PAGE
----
Buffett, beans and the financial apocalypse

Ensuring Socio-economic Justice

Crescent International

Rabi' al-Thani 16, 1434 2013-02-26

Daily News Analysis

by Crescent International

Does Buffett believe, as some have speculated, that the financial markets are about to collapse and that gold and silver would not be much help in feeding people?

New York,

February 26, 2013, 10:05 EST

Warren Buffett is arguably the most sophisticated investor in the world. He is certainly at the top in the US. When Microsoft boss Bill Gates first agreed to meet him, he allocated a mere 20 minutes for Buffett. After the two started talking, Gates set aside all other appointments and spoke to Buffett for four hours.

So what should one make of Buffett’s purchase of food producer H J Heinz for $28 billion that some financial experts have described as overpriced? Why would a shrewd investor like Buffett go for beans rather than gold and silver as most others have and are still doing at a time when the prices of these precious metals have hit the stratosphere? This is a question that is being vigorously discussed among financial gurus.

Does Buffett believe, as some have speculated, that the financial markets are about to collapse and that gold and silver would not be much help in feeding people? After all, you can’t eat metal and while silver has some industrial uses, there is no practical use for gold except as a hedge against inflation but we are dealing with a radically different financial situation in the US. Should the financial system collapse, people will be forced into barter trade. Given the geographical size of the United States, transportation would grind to a halt. If food cannot be transported from one part of the country—the producing part—to the other—the consuming part—people will be forced into local barter deals and subsistence farming. Food would become extremely precious. Survival will take precedence over every other consideration.

The deep cuts US President Barack Obama has just announced and the hostile reaction from some governors—Bobby Jindal of Louisiana, for instance—point to the moment of truth hitting home. The entire capitalist system, of which the US is the leading proponent, is based on smoke and mirrors. As long as the west was able to rob other people’s resources without paying a heavy price, the west basked in the glory of capitalism’s triumph. Over the last decade, this robbery has been made quite expensive as witnessed in Afghanistan and Iraq. Instead of robbing others (under whatever pretext), the twin wars have bankrupted America and much of Europe. Their currencies and economies are collapsing. Unemployment has soared, housing markets have collapsed and there is little prospect of recovery any time soon, politicians’ high sounding rhetoric notwithstanding.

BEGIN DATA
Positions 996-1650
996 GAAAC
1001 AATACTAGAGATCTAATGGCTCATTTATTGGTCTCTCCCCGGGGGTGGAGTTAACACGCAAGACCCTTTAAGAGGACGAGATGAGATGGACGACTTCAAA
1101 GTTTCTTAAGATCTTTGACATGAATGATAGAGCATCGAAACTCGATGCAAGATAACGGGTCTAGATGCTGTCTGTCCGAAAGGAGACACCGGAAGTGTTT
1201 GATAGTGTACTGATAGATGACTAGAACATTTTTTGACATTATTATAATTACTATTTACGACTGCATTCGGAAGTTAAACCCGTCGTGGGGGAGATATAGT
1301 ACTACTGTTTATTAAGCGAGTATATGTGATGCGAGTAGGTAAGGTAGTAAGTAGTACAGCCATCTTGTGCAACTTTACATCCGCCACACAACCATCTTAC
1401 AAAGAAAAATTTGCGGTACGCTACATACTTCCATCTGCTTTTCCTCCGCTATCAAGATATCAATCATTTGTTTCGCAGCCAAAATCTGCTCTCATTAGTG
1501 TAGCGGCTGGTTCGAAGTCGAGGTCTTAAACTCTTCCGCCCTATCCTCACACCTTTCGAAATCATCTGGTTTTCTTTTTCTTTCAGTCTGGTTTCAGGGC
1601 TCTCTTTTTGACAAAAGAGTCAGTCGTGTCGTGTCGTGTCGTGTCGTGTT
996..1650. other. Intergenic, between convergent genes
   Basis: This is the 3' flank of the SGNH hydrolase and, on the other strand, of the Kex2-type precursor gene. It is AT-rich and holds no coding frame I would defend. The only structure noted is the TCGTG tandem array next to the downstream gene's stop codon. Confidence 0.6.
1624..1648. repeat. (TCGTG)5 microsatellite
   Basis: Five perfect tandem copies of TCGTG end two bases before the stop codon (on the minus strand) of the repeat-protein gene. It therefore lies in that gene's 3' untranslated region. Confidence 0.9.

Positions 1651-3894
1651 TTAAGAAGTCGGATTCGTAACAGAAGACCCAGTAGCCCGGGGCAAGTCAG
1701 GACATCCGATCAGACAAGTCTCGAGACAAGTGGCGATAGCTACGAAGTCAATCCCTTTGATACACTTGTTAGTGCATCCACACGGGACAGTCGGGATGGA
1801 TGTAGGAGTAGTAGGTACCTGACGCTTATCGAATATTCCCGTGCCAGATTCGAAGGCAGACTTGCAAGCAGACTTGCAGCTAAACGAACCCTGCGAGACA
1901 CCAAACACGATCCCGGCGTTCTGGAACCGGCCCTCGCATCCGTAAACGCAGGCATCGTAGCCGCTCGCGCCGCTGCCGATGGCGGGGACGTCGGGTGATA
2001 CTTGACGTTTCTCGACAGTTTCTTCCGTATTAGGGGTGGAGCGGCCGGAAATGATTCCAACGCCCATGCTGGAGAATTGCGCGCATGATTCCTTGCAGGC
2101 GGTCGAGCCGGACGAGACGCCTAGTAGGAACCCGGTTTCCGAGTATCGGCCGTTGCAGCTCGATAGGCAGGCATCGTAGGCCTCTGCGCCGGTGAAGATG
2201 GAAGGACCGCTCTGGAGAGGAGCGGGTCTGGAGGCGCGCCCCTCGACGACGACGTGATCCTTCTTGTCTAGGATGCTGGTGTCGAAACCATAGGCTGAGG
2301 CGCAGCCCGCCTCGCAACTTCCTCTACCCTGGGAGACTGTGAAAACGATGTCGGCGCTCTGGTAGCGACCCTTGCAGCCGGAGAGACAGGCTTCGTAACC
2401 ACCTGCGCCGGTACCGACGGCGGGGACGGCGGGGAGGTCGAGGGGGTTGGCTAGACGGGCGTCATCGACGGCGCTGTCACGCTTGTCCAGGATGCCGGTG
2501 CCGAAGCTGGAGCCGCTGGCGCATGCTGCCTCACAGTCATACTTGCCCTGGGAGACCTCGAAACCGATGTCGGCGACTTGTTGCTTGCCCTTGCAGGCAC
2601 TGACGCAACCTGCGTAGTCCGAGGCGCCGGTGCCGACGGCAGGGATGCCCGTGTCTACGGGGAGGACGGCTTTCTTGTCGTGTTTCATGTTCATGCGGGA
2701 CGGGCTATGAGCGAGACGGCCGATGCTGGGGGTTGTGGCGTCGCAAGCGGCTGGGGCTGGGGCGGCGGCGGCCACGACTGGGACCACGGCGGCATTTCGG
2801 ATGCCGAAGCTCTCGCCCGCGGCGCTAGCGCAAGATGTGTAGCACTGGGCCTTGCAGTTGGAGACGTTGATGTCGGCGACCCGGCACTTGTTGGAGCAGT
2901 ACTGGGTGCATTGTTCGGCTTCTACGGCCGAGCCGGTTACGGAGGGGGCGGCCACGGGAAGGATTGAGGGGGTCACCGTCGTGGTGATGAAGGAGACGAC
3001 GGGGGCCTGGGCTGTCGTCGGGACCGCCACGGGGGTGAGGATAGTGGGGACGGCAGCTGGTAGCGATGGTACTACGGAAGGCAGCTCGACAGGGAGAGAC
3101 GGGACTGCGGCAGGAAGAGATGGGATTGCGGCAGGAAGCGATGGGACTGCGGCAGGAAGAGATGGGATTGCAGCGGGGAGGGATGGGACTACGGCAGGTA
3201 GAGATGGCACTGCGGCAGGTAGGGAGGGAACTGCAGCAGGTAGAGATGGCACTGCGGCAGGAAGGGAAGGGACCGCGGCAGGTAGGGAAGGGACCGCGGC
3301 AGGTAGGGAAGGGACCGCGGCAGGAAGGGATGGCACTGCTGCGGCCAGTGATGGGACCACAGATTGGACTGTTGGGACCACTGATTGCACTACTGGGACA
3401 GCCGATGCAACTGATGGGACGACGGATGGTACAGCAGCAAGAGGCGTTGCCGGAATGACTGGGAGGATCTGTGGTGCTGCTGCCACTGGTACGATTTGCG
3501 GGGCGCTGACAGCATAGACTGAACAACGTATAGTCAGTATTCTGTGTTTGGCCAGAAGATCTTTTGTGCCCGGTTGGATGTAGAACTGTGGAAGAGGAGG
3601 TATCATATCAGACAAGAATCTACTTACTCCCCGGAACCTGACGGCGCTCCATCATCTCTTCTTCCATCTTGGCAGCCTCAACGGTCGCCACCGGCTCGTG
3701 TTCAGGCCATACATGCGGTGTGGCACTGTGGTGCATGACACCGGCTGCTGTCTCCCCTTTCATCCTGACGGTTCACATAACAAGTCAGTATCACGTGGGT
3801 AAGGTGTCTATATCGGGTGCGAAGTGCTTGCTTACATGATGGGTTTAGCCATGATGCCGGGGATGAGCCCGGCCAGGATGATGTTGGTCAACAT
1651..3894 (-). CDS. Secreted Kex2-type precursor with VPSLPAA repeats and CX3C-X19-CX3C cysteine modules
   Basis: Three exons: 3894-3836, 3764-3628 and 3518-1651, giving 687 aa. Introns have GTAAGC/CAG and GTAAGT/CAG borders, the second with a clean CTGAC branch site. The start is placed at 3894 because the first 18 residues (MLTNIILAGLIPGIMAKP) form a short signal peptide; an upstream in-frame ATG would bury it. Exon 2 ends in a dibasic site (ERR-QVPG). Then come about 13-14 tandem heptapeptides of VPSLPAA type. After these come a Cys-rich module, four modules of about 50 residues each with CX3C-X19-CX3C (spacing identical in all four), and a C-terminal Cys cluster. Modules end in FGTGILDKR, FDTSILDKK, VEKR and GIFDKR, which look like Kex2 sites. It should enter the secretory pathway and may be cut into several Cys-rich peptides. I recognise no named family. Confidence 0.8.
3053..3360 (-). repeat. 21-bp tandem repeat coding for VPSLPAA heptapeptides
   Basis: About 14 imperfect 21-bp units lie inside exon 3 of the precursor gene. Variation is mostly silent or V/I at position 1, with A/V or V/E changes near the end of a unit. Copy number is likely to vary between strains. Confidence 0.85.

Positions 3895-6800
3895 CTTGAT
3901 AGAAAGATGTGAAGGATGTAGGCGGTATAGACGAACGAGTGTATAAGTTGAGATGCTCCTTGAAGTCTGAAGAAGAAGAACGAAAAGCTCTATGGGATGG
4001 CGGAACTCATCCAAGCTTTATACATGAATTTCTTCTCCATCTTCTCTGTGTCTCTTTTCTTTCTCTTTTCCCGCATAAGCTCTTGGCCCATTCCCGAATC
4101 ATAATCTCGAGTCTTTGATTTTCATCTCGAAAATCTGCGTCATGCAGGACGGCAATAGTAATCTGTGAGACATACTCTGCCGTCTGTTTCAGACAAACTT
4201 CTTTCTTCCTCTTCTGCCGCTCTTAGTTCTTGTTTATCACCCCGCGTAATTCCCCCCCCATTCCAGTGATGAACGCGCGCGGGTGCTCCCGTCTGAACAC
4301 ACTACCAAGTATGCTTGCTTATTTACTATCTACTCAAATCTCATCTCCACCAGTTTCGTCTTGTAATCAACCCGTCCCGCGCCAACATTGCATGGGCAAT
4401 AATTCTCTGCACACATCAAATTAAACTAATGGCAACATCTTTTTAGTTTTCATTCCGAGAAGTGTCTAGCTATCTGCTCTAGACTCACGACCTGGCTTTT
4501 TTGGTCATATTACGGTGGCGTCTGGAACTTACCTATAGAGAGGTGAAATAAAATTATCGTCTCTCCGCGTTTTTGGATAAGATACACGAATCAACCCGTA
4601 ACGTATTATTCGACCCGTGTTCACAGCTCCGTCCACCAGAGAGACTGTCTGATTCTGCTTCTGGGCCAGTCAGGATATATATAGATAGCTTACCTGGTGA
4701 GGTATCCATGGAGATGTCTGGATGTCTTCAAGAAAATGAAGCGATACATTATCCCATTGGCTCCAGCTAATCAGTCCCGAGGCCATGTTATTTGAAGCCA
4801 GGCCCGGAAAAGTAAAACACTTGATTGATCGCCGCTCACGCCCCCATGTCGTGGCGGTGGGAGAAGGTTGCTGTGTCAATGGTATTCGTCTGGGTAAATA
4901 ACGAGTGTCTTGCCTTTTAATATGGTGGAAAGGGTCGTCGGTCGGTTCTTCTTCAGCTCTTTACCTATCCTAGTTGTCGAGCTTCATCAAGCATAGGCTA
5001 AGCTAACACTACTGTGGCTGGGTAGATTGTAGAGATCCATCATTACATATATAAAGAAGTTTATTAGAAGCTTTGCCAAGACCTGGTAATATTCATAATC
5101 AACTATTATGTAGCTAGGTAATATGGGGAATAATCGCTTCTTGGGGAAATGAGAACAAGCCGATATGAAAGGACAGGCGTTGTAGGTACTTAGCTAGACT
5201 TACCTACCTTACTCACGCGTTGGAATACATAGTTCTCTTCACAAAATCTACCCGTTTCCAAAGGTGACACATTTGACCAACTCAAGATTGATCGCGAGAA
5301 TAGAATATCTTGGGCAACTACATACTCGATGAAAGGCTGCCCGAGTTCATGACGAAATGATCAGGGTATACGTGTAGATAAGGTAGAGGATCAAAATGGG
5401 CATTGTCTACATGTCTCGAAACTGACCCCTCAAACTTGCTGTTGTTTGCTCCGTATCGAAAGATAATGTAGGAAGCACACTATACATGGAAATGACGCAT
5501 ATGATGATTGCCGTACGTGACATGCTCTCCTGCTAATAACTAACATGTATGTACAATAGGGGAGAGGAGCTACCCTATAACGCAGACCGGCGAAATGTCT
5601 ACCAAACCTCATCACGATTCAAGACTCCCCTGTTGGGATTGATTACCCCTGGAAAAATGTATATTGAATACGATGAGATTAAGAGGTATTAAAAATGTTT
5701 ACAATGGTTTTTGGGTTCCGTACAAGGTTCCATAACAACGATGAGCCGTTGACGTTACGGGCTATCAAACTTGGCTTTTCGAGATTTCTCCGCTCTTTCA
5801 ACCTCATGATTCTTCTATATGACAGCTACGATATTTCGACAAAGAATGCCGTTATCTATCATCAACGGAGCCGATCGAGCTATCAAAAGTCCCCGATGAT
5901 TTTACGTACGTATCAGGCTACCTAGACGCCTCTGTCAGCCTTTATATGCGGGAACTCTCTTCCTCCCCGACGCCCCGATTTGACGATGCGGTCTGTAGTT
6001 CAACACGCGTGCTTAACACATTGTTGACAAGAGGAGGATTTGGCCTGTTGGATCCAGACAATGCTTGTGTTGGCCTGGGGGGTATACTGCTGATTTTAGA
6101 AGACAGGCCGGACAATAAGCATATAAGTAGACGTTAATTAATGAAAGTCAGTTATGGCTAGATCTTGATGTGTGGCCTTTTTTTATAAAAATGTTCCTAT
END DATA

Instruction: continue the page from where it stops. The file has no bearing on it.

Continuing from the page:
Buffett’s decision to acquire J J Heinz, the food company that produces and markets beans, is seen as a vote of no confidence in the US financial system. In the event of collapse, food will be the only acceptable means of exchange. Buffett’s move appears shrewd at a time of growing uncertainty.

There are other pointers as well. Obama has given himself vast new powers to kill Americans based on what he perceives as a threat to US national security. The rapidly expanding fleet of drones over US skies spying on everyone and everything, the intrusive monitoring of the internet as well as curtailment of guns all point to the fact that Americans may be on the verge of rising up against their government. While there are far too many guns in the US and the 16,000 to 20,000 people killed by guns are far too many, curtailment of weapons has a more sinister purpose as well. Some people have even speculated that the Newtown tragedy was the work of several people, not a lone nut, and that it was intended to create the environment to clamp down on guns.

There are other indicators also worthy of attention. The US government has forced all banks, big and small, to make what are called ‘Last Bank Will’. Some have already come into effect; others will be implemented by June 2013. What this means that in the event of depositors making a run on the bank to withdraw their own money, the US government will step in and take over the bank. The depositors’ money will be gone under the pretext of the US government preventing damage to the US financial system!

Taken together in the context of the above-described scenarios, Buffett’s move begins to make sense. He has billions to spare but what can an average American, Canadian or European do? Most may end up starving when the apocalypse does occur.

Scary times indeed!

END

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